Hitting SF Cinemas on November 23, 2017 is Die Tomorrow, renowned Thai filmmaker (and a Thailand Tatler 2017 Generation T lister) Nawapol Thamrongrattanit’s fifth feature. The trailer, released earlier this month, reveals the film’s focus on the subject of death (not that the title isn't a dead giveaway), tracing characters' lives 24 hours before they will cease to exist.
The teaser shows footages of a boy discussing his opinion on death reminiscent of documentary-style interview scenes from the director's 2011 short, Maythawee. Fans of Nawapol's works may also recognize intercuts of actual scenes from Maythawee, for instance, when characters are on set for a film called "Lucky Girls".
As a director, Nawapol is known to balance well beautiful, nuanced cinematography with deadpan wit. His first feature, Mary is Happy, Mary is Happy in 2013, gained such popularity that it became a phenomenon in Thailand, turning the indie into the mainstream. His second feature that followed, Heart Attack, though less stylised and more substantial, still maintains the characteristic beat mixed with a deadpan humour that people has come to associate with Nawapol’s works.
What draws our attention in particular to Nawapol highly anticipated new film is a cast dominated by female actors who appeared in his previous projects. It is as if Die Tomorrow is a coming-together of his cinematic universe, where characters from all his previous works will meet on one screen. Actresses who will be reprising their roles from previous Thamrongrattanit films in Die Tomorrow include Jarinpon Joonkiat (from Maythawee and SORRY), Patcha Poonpiriya (from Mary is Happy, Mary is Happy) and Violette Wautier (from Heart Attack).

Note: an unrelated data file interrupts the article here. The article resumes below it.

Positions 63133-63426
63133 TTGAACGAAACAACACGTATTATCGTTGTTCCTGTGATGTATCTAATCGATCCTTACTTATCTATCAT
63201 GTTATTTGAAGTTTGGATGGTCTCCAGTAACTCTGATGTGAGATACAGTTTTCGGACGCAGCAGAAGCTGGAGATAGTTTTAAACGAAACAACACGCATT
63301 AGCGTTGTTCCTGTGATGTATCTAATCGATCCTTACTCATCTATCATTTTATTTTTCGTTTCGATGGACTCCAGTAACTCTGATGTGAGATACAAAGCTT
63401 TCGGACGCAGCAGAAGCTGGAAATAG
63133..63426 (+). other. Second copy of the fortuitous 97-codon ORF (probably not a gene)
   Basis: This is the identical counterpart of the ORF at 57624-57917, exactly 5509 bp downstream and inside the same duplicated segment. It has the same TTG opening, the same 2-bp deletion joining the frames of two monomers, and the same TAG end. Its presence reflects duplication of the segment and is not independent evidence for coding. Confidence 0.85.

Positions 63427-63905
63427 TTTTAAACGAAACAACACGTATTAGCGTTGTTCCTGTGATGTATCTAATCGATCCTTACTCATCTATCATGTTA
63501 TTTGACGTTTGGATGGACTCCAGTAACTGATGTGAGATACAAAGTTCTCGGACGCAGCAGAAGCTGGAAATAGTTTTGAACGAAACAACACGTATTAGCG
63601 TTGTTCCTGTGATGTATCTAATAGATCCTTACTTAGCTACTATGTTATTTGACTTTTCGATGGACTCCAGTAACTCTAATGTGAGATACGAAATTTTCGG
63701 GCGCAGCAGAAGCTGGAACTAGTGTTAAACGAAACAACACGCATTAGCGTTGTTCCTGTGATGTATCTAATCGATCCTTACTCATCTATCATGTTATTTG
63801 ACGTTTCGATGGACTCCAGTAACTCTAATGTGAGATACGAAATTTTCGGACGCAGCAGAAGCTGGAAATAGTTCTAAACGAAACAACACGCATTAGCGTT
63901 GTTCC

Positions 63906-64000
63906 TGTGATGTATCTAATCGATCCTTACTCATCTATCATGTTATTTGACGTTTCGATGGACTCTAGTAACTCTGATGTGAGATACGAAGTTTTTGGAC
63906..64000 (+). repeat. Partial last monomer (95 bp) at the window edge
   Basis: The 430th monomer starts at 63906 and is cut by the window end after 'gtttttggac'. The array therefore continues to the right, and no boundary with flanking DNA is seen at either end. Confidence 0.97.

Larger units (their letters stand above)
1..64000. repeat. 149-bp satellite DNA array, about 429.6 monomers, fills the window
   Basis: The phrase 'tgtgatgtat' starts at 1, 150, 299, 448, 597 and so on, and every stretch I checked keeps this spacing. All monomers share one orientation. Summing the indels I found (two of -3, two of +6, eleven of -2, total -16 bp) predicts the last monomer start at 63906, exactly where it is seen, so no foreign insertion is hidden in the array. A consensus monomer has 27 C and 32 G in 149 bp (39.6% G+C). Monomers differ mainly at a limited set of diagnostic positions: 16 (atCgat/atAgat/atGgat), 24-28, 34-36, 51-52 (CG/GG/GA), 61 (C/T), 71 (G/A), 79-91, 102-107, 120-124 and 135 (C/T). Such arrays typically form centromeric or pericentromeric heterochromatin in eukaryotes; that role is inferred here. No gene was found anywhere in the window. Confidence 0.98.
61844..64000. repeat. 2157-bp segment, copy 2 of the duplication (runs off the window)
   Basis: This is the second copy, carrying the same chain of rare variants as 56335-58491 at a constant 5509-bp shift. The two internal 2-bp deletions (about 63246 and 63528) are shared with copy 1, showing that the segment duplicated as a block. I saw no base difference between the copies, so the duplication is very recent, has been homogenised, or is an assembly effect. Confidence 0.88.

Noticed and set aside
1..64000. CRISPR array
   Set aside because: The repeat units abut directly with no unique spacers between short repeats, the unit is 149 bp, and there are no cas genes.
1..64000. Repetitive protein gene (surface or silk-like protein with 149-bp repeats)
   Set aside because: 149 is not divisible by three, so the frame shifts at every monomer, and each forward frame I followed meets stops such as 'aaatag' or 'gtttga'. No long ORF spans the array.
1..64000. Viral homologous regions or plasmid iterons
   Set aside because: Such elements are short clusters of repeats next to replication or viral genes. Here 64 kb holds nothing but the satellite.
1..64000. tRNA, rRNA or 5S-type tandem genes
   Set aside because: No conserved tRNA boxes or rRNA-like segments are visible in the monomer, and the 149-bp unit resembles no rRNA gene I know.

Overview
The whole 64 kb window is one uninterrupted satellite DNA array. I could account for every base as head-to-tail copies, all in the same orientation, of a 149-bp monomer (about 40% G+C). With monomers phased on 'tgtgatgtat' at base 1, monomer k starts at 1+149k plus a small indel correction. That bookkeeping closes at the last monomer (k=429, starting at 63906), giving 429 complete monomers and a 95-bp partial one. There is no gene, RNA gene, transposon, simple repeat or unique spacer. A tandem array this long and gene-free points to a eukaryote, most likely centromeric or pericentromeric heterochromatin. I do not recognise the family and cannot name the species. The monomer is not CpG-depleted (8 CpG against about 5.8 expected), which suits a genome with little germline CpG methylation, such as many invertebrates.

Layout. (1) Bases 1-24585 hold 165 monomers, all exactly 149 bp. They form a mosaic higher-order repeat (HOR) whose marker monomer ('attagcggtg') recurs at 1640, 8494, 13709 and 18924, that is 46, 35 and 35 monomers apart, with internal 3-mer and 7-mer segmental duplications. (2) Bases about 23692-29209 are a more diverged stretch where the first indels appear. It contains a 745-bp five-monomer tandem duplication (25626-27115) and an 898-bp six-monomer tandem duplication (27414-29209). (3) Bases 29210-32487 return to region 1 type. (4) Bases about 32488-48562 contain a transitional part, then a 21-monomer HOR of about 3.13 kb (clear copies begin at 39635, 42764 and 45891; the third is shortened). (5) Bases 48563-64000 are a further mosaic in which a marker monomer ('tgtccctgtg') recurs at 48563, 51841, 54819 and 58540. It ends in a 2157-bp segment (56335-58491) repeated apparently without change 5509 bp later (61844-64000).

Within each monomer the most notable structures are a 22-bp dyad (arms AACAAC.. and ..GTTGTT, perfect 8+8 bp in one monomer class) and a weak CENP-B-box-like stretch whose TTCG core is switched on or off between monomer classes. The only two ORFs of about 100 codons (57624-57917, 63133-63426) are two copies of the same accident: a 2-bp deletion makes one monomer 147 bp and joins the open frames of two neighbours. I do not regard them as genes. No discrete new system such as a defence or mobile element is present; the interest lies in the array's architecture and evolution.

Tracking his repertoire, you'll see that in the visionary's earlier shorts, there are more irregularities and experimentations in beats, compared to the current ‘brand’ of Nawapol, although superb and enjoyable in its own rite. Nevertheless, what remains present throughout Nawapol's filmography thusfar are an overarching theme of isolation, loss or death.
In another one of his early films, 36, the loss of a recorded memory is underlined by stillness and nostalgia. Mary is Happy, Mary is Happy, too, although more upbeat, ultimately possesses an undertone of death. And, of course, in the 2015 smash hit Heart Attack, death bookends the beginning and the end of the film.
Die Tomorrow once again carries on Nawapol's dreary signature and even brings it forth as a blatant focus of the movie. From the trailer, we're expected the new film to further solidify Nawapol's unique style of narrative and cinematography, as well as uphold the director's reputation as a force to be reckon with in our creative industry.